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Former police officer Juan Antonio González Pacheco, better known as Billy el Niño, died in the early hours of Thursday morning in a Madrid hospital due to coronavirus. Billy el Niño had been repeatedly accused of being a Franco-era torturer, and was at the centre of controversy in recent years in Spain because of the honours he still retained for his police service. Controversy flared up again on social media in the hours after his death, particularly after Podemos MP and Spanish equality minister Irene Montero declared her "rage" with the fact that the former police officer had died with all his state recognition intact.

González Pacheco was a member of Franco's Brigada Político-Social, the arm of the Spanish dictatorship's police force responsible for political and social repression. In 2014, Billy el Niño was the subject of a lawsuit brought by Argentinian judicial authorities against the crimes of the Franco regime, but Spain's National Audience court denied extradition. When the first Pedro Sánchez government came to power in 2018, there was a campaign to have him stripped of medals and decorations he had received throughout his life, incompatible with the allegations of torture. However, in the end, his medals and recognition were never withdrawn.

Equality minister Montero sent a message on Twitter this morning, apologizing for "not having arrived in time" to prosecute him. "The torturer Billy el Niño has died and he has done so with all his recognition, honours, medals and pensions. How enraging. I apologize to all those who fought for democracy in Spain and more to those who suffered his torture because we did not arrive in time," she said.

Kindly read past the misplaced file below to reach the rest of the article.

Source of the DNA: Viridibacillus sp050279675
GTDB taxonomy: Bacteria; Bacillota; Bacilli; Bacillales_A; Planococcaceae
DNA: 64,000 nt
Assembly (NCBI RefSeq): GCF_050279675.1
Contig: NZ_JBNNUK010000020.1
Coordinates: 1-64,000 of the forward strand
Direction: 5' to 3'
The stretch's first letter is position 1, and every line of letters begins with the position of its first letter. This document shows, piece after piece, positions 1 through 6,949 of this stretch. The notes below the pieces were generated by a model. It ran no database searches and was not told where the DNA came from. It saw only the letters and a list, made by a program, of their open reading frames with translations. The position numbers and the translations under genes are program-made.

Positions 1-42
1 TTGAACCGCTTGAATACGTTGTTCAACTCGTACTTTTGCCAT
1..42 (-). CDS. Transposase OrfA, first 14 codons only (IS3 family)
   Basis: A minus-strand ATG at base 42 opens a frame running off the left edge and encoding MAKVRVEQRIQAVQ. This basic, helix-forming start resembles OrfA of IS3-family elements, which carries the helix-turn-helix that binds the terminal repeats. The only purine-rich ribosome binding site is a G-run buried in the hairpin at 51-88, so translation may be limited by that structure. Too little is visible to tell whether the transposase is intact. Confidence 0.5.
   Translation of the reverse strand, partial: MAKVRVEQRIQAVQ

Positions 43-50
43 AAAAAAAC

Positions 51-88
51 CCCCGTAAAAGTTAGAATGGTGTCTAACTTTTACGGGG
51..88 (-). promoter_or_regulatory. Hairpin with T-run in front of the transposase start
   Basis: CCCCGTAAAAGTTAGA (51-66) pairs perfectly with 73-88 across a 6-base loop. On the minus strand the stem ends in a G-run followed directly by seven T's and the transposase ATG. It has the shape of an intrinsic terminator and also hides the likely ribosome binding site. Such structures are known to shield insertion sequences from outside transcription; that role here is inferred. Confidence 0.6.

Some called the Podemos politician "cynical", and others preferred to link directly to the left-wing party's vote in Congress in February, when it opposed a motion to publish Billy el Niño's full record. There were also those who took the opportunity to criticise the current interior minister, Fernando Grande-Marlaska, who was the investigating Spanish judge in six of the nine cases for which the European Court of Human Rights condemned Spain for carrying out torture or not investigating claims of torture.

"Irene Montero: 'We didn't arrive in time.'
You have to be very cynical and hard to say this when three months ago the two parties of the [so-called] most progressive government in [Spanish] history voted AGAINST publishing the record of the Francoist torturer Billy el Niño" — @NoEsPotCat

"Today you will see how Podemos and Comuns complain that the Francoist police torturer died without being tried:
[Headline] "Proposal by Basque group Bildu to publish police service record for the Francoist torturer rejected with votes against by PSOE, PP, Vox, Unidas Podemos and Ciudadanos"- Mark Serra

"Podemos expresses its anger at the unpunished death of Billy el Niño, but they don't demand the removal of Spanish interior minister Marlaska, who covered up torture".— Ramir De Porrata-Doria

(Link to headline: "Podemos votes not to make public the record of Francoist torturer Billy el Niño.")